By now, of course, you’ve heard the news that Red Sox minor leaguer Ryan Westmoreland, the team’s top prospect according to Baseball America, has been diagnosed with a cavernous malformation in his brain and will undergo surgery next Tuesday.
MLB.com’s Jonathan Mayo gave a brief explanation of the malady and how it applies to Westmoreland:
A cavernous malformation is a vascular issue which, according to an audio report on the Mayo Clinic Web site, is a group of “abnormal, thin-walled blood vessels.” Typically, cavernous malformations don’t cause symptoms and are often only discovered if doctors are looking for something else via a brain MRI exam.
If the malformation bleeds, it can cause stroke-like symptoms, seizures, numbness, vision changes or other neurological problems.
“Typically, a stroke might be more dramatic, while symptoms from a cavernous malformation come on more gradually,” Mayo Clinic neurosurgeon Dr. David Piepgras said in the audio report. “Most people who have cavernous malformations, we can’t tell them why they occur.”
While the severity of Westmoreland’s condition is unknown, it was serious enough to require surgery. The course of treatment is often just observation, with surgery becoming an option if symptoms persist.
For what it’s worth, noted sports injury writer Will Carroll is refraining from comment until he can talk to those who have a better handle on this type of illness.
Westmoreland, who turns 20-years-old on April 27, is a five-tool player who has struggled to stay healthy since the Red Sox made him their fifth-round pick in the 2008 draft. A Rhode Island native, he debuted with the Lowell Spinners in the New York-Penn League in 2009, hitting .296 with 7 homeruns, 35 RBI, and 19 stolen bases in 60 games before a broken collarbone finished his season.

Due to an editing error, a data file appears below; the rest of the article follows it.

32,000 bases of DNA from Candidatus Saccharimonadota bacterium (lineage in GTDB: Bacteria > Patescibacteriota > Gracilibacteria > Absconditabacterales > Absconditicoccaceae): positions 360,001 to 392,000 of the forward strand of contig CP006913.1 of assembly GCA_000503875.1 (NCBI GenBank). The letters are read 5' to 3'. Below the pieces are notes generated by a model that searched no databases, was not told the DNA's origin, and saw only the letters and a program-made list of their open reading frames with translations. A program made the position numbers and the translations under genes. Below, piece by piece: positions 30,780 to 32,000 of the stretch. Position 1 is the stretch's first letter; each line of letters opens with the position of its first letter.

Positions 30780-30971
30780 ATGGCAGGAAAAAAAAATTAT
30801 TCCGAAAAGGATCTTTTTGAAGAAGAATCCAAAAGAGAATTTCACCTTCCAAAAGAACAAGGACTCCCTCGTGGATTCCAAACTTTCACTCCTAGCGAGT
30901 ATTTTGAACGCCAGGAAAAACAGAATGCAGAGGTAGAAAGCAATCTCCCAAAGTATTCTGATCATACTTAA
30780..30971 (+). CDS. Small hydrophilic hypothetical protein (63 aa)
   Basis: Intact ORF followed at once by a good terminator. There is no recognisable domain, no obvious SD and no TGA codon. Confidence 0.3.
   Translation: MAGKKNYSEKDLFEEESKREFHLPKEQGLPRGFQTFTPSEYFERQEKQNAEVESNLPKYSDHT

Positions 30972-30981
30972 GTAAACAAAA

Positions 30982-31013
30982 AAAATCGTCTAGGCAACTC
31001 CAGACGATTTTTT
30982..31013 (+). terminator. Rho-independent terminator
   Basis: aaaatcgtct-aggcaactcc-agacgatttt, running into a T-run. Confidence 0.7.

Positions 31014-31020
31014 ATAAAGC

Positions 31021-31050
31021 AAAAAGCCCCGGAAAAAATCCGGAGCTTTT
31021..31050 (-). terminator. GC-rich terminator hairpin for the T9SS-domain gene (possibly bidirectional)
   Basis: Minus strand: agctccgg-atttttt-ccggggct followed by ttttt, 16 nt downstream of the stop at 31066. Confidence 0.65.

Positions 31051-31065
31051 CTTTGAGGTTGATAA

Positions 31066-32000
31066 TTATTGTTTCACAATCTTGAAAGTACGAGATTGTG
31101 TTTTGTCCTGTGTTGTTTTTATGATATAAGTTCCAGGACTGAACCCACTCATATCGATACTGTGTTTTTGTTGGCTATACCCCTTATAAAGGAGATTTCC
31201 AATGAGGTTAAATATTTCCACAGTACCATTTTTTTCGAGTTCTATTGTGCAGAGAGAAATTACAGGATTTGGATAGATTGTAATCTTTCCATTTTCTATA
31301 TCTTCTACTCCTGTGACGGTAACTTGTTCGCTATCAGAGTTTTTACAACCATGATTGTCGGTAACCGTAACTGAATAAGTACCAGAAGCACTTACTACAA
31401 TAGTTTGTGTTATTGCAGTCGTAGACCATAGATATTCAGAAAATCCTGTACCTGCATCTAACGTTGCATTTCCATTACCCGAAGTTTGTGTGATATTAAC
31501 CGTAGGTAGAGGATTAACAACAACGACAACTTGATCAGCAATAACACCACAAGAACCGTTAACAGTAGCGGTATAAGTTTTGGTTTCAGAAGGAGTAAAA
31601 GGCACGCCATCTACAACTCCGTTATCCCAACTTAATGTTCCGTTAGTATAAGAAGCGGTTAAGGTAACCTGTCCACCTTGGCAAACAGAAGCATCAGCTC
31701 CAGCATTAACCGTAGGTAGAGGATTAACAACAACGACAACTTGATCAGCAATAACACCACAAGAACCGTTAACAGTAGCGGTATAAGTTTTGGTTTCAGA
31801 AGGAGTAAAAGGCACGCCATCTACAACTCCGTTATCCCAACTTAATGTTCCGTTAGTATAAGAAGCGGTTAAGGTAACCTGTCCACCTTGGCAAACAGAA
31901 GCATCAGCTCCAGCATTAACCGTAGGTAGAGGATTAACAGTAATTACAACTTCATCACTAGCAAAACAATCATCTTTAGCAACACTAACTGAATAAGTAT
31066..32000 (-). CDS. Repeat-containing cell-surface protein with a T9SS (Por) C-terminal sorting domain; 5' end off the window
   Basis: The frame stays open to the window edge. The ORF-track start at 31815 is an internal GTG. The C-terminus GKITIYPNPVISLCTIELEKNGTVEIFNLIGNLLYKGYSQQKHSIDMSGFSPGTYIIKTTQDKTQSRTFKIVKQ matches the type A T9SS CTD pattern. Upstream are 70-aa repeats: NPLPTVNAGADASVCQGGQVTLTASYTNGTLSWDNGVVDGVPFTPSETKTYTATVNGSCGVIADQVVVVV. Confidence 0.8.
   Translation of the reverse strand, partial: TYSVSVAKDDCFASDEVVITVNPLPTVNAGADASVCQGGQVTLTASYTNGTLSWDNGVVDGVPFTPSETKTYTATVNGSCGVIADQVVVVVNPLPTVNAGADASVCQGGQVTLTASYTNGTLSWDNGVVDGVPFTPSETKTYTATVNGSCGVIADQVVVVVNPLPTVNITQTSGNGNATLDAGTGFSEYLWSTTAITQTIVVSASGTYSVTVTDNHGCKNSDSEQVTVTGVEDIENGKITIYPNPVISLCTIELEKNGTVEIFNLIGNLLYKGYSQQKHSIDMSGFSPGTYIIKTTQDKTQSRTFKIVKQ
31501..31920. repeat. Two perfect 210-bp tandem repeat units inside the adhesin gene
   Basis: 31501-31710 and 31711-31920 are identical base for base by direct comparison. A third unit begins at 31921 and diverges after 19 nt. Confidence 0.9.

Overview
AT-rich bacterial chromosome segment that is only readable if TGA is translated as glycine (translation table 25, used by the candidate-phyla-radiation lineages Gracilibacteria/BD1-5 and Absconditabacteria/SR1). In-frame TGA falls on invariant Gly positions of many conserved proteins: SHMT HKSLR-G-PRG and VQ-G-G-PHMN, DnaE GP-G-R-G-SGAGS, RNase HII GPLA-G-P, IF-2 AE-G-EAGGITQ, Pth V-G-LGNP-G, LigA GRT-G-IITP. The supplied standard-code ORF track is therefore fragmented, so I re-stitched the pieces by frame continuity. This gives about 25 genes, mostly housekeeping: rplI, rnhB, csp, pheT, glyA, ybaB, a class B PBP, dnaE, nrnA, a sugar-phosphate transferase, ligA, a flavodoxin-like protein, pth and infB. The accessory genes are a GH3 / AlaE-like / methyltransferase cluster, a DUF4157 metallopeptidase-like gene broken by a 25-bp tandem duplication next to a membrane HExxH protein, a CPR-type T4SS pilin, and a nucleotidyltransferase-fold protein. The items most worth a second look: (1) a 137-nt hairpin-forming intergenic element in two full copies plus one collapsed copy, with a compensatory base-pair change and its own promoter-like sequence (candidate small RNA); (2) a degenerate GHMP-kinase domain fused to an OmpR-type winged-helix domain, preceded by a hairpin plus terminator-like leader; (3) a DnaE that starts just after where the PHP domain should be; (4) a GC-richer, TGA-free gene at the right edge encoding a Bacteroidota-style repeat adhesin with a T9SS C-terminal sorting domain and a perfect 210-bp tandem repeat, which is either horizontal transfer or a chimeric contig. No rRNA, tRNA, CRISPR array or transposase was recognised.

I missed Westmoreland in Lowell, but was looking forward to seeing him when he got to Double-A Portland in the next year or two. While I obviously still hope to see him play someday, I’m more concerned with seeing him come through the surgery okay and resume a healthy life.
Westmoreland isn’t the first young Red Sox player to experience serious health issues (although I’m drawing a blank on recent years – UPDATE: Did I forget about Jon Lester? Why yes, yes I did). Rookie Jimmy Piersall was hospitalized in 1952, subjected to electroshock therapy, and ultimately diagnosed with bipolar disorder; three years later, second-year player Harry Agganis, a local boy who starred in football at Boston University, died of a pulmonary embolism at the age of 26; and 22-year-old Tony Conigliaro was hit in the face with a pitch in 1967, severely damaging what could have been a Hall of Fame career.
On the bright side, both Piersall and Conigliaro overcame their difficulties, returning to the field and performing well (Piersall made two All-Star teams and won two Gold Gloves; Conigliaro hit 36 homeruns and drove in 116 runs in 1970). I’m hoping for the same for Westmoreland.